Friday, May 8, 2020

Hank Sanders: Sketches #1717 - A stitch in time saves nine

  A stitch in time saves nine. This old folks' saying is personal to me. As a child, I was really rough on pants. I kept ripping them in the seams. Each time it was just a little rip at first, but it would keep getting bigger and bigger. My mother, who required us to sew our own seams, urged me to sew the rip as soon as it started. That way, she said, I would have to put in just a stitch or two. But if I waited, the rip would get bigger and bigger, requiring a whole lot more stitches. Sometimes I would not put in a stitch when the rip first started. I would just hope that the seam would not rip farther. It always got bigger and bigger. A stitch in time saves nine.

  On January 20, 2020, China advised the world that a new virus was extremely infectious and communicable. On January 22, two days later, the World Health Organization (WHO) sounded the alarm worldwide indicating that this virus had the potential for epidemic and pandemic proportions. On January 23, China locked down Wuhan, a city of 11 million, and nine other cities with a collective population of 30 million. It was time for a preparatory stitch or two in the seams of the public health garment of the United States of America. However, President Trump did not insert even one stitch. A stitch in time saves nine.

  Even before these actions by China and WHO, the intelligence agencies were warning the president of the possible dangers of this virus in Presidential Daily Briefings (PDB). However, he failed to respond except to praise Xi Jinping, the leader of China. It was time for a preventive stitch or two in the ripping seams, but the president was just hoping for the best. A stitch in time saves nine.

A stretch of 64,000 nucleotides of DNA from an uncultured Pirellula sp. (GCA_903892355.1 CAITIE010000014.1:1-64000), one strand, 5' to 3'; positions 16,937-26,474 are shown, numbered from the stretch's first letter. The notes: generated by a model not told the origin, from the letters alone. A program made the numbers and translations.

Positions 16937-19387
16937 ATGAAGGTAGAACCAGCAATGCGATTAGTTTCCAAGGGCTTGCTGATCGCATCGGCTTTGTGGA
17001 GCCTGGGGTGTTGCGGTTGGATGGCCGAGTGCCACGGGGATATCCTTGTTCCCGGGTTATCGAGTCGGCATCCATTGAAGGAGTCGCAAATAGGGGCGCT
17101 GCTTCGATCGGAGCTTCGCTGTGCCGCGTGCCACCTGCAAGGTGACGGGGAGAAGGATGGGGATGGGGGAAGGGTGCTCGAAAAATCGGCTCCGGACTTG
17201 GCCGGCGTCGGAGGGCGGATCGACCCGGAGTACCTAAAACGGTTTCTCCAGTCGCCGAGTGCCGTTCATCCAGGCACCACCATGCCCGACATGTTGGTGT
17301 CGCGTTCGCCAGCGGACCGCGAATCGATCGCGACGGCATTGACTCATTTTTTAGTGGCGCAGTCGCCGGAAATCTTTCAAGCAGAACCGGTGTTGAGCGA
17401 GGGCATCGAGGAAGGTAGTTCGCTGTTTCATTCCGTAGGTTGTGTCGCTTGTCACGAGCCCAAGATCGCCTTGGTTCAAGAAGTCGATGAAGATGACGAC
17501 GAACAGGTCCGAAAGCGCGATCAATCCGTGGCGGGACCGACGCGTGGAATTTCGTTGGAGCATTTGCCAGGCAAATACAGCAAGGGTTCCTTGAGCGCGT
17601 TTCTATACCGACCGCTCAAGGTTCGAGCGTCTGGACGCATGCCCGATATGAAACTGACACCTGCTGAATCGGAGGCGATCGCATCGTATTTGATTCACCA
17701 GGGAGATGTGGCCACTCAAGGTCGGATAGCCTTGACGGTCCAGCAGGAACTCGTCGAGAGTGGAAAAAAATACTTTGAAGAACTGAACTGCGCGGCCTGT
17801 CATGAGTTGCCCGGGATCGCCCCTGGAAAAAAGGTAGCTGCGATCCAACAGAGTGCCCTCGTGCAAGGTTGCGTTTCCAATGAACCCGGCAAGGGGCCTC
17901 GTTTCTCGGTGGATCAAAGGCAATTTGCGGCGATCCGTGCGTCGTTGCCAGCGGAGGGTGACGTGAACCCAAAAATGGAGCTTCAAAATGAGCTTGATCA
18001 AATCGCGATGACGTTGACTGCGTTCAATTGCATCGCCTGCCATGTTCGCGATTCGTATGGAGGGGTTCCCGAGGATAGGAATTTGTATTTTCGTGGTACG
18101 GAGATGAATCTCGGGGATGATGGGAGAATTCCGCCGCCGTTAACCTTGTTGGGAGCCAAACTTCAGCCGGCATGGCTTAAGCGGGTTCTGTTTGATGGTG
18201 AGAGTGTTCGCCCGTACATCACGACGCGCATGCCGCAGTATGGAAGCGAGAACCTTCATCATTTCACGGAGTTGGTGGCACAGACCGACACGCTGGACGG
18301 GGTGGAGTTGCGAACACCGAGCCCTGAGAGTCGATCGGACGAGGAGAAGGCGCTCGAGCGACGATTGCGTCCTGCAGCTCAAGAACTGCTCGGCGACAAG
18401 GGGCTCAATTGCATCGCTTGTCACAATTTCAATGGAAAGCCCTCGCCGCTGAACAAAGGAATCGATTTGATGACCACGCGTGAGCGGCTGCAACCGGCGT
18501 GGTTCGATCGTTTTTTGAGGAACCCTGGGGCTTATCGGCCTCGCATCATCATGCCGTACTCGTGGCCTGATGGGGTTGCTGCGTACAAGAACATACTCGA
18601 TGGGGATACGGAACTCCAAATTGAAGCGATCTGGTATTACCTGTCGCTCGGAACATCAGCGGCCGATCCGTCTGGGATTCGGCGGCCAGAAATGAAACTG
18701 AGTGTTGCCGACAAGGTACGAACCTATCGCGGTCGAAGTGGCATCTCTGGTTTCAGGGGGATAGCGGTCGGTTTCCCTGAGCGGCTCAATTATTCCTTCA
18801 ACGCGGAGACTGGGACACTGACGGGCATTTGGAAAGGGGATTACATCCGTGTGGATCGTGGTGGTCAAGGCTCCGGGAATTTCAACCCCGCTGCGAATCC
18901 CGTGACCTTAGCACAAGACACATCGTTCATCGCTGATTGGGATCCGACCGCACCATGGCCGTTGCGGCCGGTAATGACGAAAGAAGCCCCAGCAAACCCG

Since the Chinese were closing down entire cities, that was powerful evidence of a big rip in the seams of the world's public health garment. China placed big stitches in the ripping seams by immediately locking down cities. As a result, the country with the biggest population in the world, 1.4 billion, ended up with just 83,966 cases of the coronavirus (COVID-19) and 4,637 deaths, according to the Johns Hopkins University of Medicine Coronavirus Resource Center. At the time China took its drastic actions of closing down Wuhan and other cities, the U.S. had just one case. The president said, “We have a plan, and we think it’s gonna be handled very well. We’ve already handled it very well.” It was time for a stitch in the ripping seam, but the president was just hoping for the best. A stitch in time saves nine.

  The COVID-19 virus was wreaking devastation in other countries. Over and over, these facts were brought to the attention of the president by U.S. intelligence agencies and others. However, no steps were taken to repair or prevent the further ripping of health seams. On January 30, the president said, “We think we have it very well under control. We have a very little problem in this country, and those people are all recuperating successfully.” The president was just hoping for the best. A stitch in time saves nine.

  The President did not act on reports of ripping seams. In fact, he moved in the opposite direction. His secretary of Health and Human Services (HHS), Alex Azar, told him on January 18 and January 30 that a dangerous situation was developing. That was a call for stitches. The president’s response was to state that Azar was being “alarmist.” He was just hoping for the best. A stitch in time saves nine.